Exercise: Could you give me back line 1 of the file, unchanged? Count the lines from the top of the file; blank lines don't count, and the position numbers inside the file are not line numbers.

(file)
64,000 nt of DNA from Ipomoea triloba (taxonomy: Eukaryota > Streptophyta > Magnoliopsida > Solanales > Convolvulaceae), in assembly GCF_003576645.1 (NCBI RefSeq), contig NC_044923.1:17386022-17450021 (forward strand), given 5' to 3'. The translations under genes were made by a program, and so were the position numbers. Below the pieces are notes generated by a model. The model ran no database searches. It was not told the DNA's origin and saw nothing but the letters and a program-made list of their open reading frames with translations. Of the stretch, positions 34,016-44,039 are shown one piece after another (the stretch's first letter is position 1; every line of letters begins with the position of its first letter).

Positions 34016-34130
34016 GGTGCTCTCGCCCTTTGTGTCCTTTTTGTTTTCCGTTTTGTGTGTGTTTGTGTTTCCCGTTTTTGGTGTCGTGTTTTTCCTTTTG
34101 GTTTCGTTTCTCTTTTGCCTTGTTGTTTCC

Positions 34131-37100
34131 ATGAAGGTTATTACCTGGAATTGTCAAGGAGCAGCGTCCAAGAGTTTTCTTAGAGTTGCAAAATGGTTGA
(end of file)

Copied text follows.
64,000 nt of DNA from Ipomoea triloba (taxonomy: Eukaryota > Streptophyta > Magnoliopsida > Solanales > Convolvulaceae), in assembly GCF_003576645.1 (NCBI RefSeq), contig NC_044923.1:17386022-17450021 (forward strand), given 5' to 3'. The translations under genes were made by a program, and so were the position numbers. Below the pieces are notes generated by a model. The model ran no database searches. It was not told the DNA's origin and saw nothing but the letters and a program-made list of their open reading frames with translations. Of the stretch, positions 34,016-44,039 are shown one piece after another (the stretch's first letter is position 1; every line of letters begins with the position of its first letter).